|Filed June 28, 1984|
State of North Dakota, Plaintiff and Appellee
Paul Kranz, Defendant and Appellant
Crim. No. 967
Appeal from the County Court of Burleigh County, South Central Judicial District, the Honorable Burt L. Riskedahl, Judge.
REVERSED AND REMANDED FOR NEW TRIAL.
Opinion of the Court by Erickstad, Chief Justice.
Patricia L. Burke, Assistant State's Attorney, 514 E. Thayer, Bismarck, ND 58501, for plaintiff and appellee; argued by Ms. Burke.
Pulkrabek and Tuntland, P.0. Box E, Mandan, ND 58554, for defendant and appellant; argued by Thomas Tuntland.
State v. Kranz
Erickstad, Chief Justice.
Paul Kranz appeals from a judgment of conviction entered by the County Court of Burleigh County on October 17, 1983, following a bench trial in which the court found him guilty of the crime of menacing, a class A misdemeanor, in violation of Section 12.1-17-05, N.D.C.C. Kranz contends
that he did not affirmatively waive his constitutional right to a trial by jury.
North Dakota Rule of Criminal Procedure 23(a) allows a defendant to waive the right to trial by jury. It reads:
"Trial shall be by jury in all cases as provided by law unless the defendant waives a jury trial in writing or in open court with the approval of the court and consent of the prosecuting attorney."
A defendant has the right to a speedy and public trial by an impartial jury in all criminal prosecutions. § 29-01-06(5), N.D.C.C. Section 29-16-02, N.D.C.C., requires that issues of fact be tried by a jury in any case involving a misdemeanor or felony unless jury trial is "waived by the consent of the defendant and the state's attorney expressed in open court and entered on the minutes of the court." [Emphasis added.] Other pertinent statutory provisions read as follows:
"Except as otherwise provided by law, a defendant in a criminal action in a county court shall be entitled to a trial by jury, and when the defendant is arraigned he shall be informed by the court of this right. If the defendant waives the right to a jury trial, an entry to that effect shall be made on the court minutes." § 21-07.1-31, N.D.C.C.
"If a defendant in a criminal action in a county court waives a trial by jury, the defendant may be tried by the court without a jury. The court shall give prior notice of the trial to the state's attorney of the county." § 27-07.132, N.D.C.C.
Kranz appeared for arraignment on August 8, 1983, without counsel, at which time he received a copy of the complaint dated June 17, 1983, and was informed by the trial judge of his right to counsel. The trial judge told Kranz that "if ... [he] requested a jury trial, then a jury would be present when the evidence was presented." He should have told Kranz that he was entitled to a jury trial unless he waived a jury trial.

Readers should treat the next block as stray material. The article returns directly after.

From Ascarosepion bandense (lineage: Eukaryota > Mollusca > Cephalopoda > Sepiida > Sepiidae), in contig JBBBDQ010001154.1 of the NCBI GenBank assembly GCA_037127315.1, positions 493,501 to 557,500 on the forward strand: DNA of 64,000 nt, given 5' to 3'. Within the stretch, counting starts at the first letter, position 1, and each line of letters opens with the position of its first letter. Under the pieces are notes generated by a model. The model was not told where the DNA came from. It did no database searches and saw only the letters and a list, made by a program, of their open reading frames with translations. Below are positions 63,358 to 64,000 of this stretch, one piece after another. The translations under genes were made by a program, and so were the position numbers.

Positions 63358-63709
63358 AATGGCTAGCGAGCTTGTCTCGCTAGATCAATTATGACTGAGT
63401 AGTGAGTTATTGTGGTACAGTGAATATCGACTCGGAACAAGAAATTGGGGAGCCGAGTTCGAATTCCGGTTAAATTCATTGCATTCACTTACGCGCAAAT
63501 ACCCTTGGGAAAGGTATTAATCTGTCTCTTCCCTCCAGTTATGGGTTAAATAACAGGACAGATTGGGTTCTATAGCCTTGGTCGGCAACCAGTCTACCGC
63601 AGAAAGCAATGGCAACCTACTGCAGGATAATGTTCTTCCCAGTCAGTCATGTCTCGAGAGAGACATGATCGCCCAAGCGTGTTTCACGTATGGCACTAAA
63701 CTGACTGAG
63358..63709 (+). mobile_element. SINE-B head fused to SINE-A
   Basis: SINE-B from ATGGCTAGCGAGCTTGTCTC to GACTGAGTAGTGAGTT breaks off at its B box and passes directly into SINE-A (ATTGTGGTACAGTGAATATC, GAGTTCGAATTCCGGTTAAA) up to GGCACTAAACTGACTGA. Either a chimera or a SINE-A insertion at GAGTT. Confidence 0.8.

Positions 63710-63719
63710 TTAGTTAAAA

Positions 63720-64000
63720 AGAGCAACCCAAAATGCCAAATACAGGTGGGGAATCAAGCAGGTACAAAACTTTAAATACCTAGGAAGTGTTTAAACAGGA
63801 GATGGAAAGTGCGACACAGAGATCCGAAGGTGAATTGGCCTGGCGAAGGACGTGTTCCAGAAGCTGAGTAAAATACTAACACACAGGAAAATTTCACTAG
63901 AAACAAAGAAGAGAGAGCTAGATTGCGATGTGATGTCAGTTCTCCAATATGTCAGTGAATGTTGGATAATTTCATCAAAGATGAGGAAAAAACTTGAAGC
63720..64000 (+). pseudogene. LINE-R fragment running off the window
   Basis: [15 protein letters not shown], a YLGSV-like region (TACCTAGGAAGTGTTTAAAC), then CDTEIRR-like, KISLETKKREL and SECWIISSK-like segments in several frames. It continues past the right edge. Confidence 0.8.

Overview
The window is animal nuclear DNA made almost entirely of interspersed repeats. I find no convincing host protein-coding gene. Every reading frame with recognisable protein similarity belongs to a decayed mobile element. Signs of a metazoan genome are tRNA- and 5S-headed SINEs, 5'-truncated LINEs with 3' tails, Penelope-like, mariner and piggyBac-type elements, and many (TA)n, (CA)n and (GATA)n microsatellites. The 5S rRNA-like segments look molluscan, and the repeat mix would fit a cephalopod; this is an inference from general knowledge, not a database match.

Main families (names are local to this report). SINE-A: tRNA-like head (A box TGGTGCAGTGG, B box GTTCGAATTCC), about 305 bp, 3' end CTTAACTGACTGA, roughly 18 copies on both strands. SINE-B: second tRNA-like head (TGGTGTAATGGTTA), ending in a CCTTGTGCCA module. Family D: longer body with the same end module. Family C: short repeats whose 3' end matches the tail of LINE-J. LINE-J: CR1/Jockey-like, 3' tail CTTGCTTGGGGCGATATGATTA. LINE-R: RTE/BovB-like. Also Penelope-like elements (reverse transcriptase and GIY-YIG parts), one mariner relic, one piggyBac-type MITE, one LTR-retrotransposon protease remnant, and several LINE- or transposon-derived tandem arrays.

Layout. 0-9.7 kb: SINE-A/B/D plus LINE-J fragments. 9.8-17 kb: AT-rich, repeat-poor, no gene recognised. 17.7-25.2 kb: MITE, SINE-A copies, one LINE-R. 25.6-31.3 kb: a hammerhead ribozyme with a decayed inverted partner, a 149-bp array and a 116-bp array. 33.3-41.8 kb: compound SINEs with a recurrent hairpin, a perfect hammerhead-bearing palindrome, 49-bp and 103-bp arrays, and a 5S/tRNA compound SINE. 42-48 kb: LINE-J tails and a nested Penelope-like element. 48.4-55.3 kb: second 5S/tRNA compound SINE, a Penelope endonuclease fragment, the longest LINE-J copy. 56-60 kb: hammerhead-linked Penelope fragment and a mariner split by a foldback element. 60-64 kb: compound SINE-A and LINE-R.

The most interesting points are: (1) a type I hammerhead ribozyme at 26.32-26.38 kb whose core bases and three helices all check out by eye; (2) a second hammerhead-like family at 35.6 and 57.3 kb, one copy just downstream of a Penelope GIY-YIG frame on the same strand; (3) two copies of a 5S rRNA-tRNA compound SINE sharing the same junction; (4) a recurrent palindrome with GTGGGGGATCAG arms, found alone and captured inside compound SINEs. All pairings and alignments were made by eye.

The following colloquy occurred in open court, just prior to trial, on October 17, 1983:
"THE COURT: ... The record should indicate that Mr. Kranz is present; that he's not represented by counsel. I think you indicated at the time of your first appearance you intended to proceed without counsel; is that right?
"MR. KRANZ: That's correct.
"THE COURT: That the state is present through Pat Burke, assistant state's attorney.
"Are you ready to proceed, Miss Burke?
"MISS BURKE: State is, Your Honor.
"THE COURT: Are you ready to proceed, Mr. Kranz?
"MR. KRANZ: Yes, I am."
The matter proceeded to trial without a jury.
Kranz contends he was denied his constitutional right to a trial by jury. He argues the record is silent as to whether or not he waived his right to a jury trial and the mere fact that he remained silent or stood mute cannot lead to an inference of such a waiver. The State contends an effective jury trial waiver can be implied from comments made by Kranz and the conduct of the parties and court prior to trial. It argues that the requirements of Rule 23(a) were satisfied by the parties' express indications prior to trial of their readiness to proceed and by the court proceeding to try the case, when it was obvious that no jury was present. It is also argued that a request by Kranz at his arraignment for a trial date "later in the afternoon in September" suggests that he desired to be tried by the court.
The Sixth Amendment to the United States Constitution, applicable to the States through the Fourteenth Amendment, requires that defendants accused of serious crimes be afforded the right to a trial by jury. Duncan v. Louisiana, 391 U.S. 145, 149, 88 S.Ct. 1444, 1447, 20 L.Ed.2d 491 (1968).1
The purpose of the jury trial is to prevent governmental oppression and arbitrary law enforcement. Brown v. Louisiana, 447 U.S. 323, 330, 100 S.Ct. 2214, 2221, 65 L.Ed.2d 159 (1980); Williams v. Florida, 399 U.S. 78, 87, 100, 90 S.Ct. 1893, 1898-99, 1905, 26 L.Ed.2d 446 (1970); Duncan v. Louisiana, supra, 391 U.S. at 155-56, 88 S. Ct. at 1451. The right to be tried by one's peers is fundamental to the American system of criminal justice; "an inestimable safeguard against the corrupt or overzealous prosecutor and against the compliant, biased, or eccentric judge." Duncan, supra, 391 U.S. at 149, 156, 88 S. Ct. at 1447, 1451.
Article I, Section 13, of the Constitution of the State of North Dakota reads, in part: "The right of trial by jury shall be secured to all, and remain inviolate."